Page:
Last updated on March 17th, 2017
What’s the difference between -Red -White -Hard -Soft -Summer -Winter WHEAT?
Wheat is one of the basic dry foods that preppers keep in their food storage, and is the most common grain consumed in the United States.
One reason that wheat is chosen for food storage is because wheat has a very long shelf life if stored properly (decades). The ‘goodness’ remains in the wheat (berry) until you mill it (grind).
There’s more than one kind of wheat, and you may have heard some of the name variations – varieties. Here’s a short and simple description:
Hard Wheat / Soft Wheat
Hard wheat has a hard kernel.
The kernel is smaller than that of Soft wheat.
Hard wheat has higher protein because it has a higher gluten content (gluten is a protein). Gluten helps the dough to rise by trapping the fermentation gases that come from the added yeast. Conversely, wheat that is lower in gluten content doesn’t make as good a rising loaf of bread, but it still works.
Soft wheat has larger and softer kernels than Hard wheat.
Soft wheat has less gluten content but is preferably used in pastries, pastas, and cereals.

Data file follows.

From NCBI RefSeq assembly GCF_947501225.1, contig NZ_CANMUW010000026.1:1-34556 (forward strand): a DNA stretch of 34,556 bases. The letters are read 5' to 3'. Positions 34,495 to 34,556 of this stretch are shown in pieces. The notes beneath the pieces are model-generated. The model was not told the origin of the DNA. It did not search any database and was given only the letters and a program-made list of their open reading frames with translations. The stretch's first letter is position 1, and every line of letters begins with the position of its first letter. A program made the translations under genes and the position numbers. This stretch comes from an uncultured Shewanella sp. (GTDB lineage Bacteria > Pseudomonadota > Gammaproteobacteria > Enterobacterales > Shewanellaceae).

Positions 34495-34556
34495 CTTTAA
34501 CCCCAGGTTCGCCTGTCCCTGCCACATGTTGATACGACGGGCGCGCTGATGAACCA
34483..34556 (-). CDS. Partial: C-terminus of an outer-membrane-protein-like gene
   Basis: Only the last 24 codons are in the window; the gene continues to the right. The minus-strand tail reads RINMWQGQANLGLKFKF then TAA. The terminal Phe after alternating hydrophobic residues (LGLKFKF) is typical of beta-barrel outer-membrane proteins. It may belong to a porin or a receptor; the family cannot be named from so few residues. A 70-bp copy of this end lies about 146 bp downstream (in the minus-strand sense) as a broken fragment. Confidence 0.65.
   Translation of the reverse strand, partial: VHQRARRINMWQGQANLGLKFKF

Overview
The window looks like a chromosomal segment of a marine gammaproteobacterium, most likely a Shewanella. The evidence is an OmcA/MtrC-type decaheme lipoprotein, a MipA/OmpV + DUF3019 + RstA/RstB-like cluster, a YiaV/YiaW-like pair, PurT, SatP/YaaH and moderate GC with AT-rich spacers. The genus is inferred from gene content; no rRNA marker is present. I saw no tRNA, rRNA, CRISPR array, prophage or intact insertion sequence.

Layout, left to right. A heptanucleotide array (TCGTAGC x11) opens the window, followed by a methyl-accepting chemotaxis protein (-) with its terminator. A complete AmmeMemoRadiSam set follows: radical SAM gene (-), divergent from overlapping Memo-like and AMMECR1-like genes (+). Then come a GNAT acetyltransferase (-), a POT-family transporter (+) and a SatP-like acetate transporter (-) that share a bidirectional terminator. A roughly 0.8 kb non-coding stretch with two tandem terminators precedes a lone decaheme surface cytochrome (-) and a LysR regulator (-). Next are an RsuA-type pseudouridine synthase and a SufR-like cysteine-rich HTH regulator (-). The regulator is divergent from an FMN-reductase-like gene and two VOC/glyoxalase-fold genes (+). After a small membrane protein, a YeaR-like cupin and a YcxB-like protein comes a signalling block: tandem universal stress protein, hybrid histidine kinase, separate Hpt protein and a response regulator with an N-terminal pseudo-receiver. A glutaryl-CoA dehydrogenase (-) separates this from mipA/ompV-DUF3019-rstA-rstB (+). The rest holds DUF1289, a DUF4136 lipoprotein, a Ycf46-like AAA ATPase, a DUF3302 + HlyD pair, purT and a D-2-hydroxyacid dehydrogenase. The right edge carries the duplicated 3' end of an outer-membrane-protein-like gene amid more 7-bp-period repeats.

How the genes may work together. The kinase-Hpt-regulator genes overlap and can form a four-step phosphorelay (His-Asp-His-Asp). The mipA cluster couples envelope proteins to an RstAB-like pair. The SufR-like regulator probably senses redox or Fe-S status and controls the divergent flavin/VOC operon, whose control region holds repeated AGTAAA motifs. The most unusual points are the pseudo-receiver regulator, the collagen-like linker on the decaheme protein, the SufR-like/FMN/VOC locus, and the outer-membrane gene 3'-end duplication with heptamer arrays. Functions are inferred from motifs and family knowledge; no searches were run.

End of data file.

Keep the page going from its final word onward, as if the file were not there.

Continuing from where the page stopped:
Spring Wheat / Winter Wheat
Winter wheat is planted in the fall, it grows over winter and is harvested the following summer.
Spring wheat is planted in the spring, grows in the summer, and is harvested in the fall.
Red Wheat / White Wheat
Most of the Hard wheat varieties are Red wheat.
Most of the Soft wheat varieties are White wheat.
Having said that, there is a Hard White variety of wheat, and is a compromise widely chosen for making bread because of the opinion that it tastes a bit better than bread made from Hard Red wheat.
The most common variety of wheat used in prepper food storage is Hard Red wheat (spring or winter), because of the high protein content, which typically is 12% or more. However Hard White wheat also has the same long-term storage benefits.
A good food storage plan for survival preparedness includes a quantity of wheat stored for the long term (along with your other diversified stored foods). I personally keep both Hard Red wheat and Hard White wheat – sometimes mixing the two when making breads.
There are several benefits from wheat, including the ability for long term food storage.
If using wheat ‘from scratch’, you will also need a flour mill.
UPDATE: There are a number of articles buried here in the blog which may shed some light on aspects of wheat storage. Here are a few:
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